Health care professionals are often profoundly affected by involvement in harmful incidents. They require considerable collegiate and institutional support to cope with the effects of patient harm, and throughout open disclosure.

This GE Healthcare webcast features Dr. Albert Wu, professor at Johns Hopkins and Jim Conway, adjunct faculty at Harvard School of Public Health who discuss the concept of the second victim, including:

  • What is a successful second victim support program and what are the measures for success?
  • How can leaders create a culture that supports second victims?
  • How should institutions proactively plan to respond to patients, caregivers, media, and board members when an adverse event occurs?

The editorial Medical error, incident investigation and the second victim: doing better but feeling worse? highlights the importance of peer and institutional support for clinicians throughout the incident investigation process.

In this presentation, emergency physician Brian Goldman calls on the medical profession to end the culture of denial and shame. He encourages his colleagues to start talking about making mistakes, and use these to learn and improve.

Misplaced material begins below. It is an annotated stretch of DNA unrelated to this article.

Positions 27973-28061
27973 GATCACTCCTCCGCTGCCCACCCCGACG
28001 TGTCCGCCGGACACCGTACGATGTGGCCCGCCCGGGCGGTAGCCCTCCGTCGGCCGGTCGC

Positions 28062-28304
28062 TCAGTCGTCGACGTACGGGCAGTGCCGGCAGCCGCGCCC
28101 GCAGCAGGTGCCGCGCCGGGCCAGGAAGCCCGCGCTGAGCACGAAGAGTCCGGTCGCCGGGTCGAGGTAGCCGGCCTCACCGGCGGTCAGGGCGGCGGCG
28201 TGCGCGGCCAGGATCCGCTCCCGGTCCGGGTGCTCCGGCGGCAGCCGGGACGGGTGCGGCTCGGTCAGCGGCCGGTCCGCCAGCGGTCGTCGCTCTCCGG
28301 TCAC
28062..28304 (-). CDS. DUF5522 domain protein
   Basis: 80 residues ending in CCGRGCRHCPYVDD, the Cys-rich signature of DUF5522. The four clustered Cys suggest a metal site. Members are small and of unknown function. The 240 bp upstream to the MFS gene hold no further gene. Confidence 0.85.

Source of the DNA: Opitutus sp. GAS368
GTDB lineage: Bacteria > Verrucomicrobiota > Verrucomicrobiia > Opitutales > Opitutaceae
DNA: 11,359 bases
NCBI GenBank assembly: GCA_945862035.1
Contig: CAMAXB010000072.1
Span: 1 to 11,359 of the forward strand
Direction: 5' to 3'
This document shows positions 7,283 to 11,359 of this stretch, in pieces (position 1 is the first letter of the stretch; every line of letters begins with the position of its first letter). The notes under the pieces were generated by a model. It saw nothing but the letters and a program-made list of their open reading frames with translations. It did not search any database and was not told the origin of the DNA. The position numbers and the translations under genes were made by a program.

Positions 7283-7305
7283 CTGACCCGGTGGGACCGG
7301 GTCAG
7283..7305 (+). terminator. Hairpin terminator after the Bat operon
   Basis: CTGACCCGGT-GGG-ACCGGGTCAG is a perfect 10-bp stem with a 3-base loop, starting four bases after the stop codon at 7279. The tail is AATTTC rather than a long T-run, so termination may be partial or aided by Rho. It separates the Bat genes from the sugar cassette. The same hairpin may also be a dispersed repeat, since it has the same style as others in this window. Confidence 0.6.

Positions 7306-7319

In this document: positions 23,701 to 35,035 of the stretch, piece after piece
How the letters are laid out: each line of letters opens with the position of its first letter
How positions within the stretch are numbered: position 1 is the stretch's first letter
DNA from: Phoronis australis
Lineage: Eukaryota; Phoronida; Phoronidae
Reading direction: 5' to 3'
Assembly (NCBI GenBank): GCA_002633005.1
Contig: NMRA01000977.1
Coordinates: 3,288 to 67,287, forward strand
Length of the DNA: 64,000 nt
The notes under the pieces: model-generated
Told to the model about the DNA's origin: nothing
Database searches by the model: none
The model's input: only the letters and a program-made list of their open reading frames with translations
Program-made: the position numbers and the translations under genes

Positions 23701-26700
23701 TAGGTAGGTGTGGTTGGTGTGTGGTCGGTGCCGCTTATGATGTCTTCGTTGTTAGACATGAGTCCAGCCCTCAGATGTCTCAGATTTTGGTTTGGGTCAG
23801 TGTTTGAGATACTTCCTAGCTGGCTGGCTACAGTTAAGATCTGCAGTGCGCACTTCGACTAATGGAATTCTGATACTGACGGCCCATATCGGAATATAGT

In this two-part BBC broadcast, Professor James Reason reports on open disclosure and how it can improve standards of safety and quality and on the importance of supporting healthcare providers in acknowledging and responding to patient harm.

 

Key factors in supporting healthcare professionals

Two key factors in supporting healthcare professionals are:

  • comprehensive education and development in open disclosure and communication, and
  • fostering an organisational culture of openness, transparency, respect and patient-centredness.

More information on supporting healthcare professionals can be found in the Australian Open Disclosure Framework and implementation resources.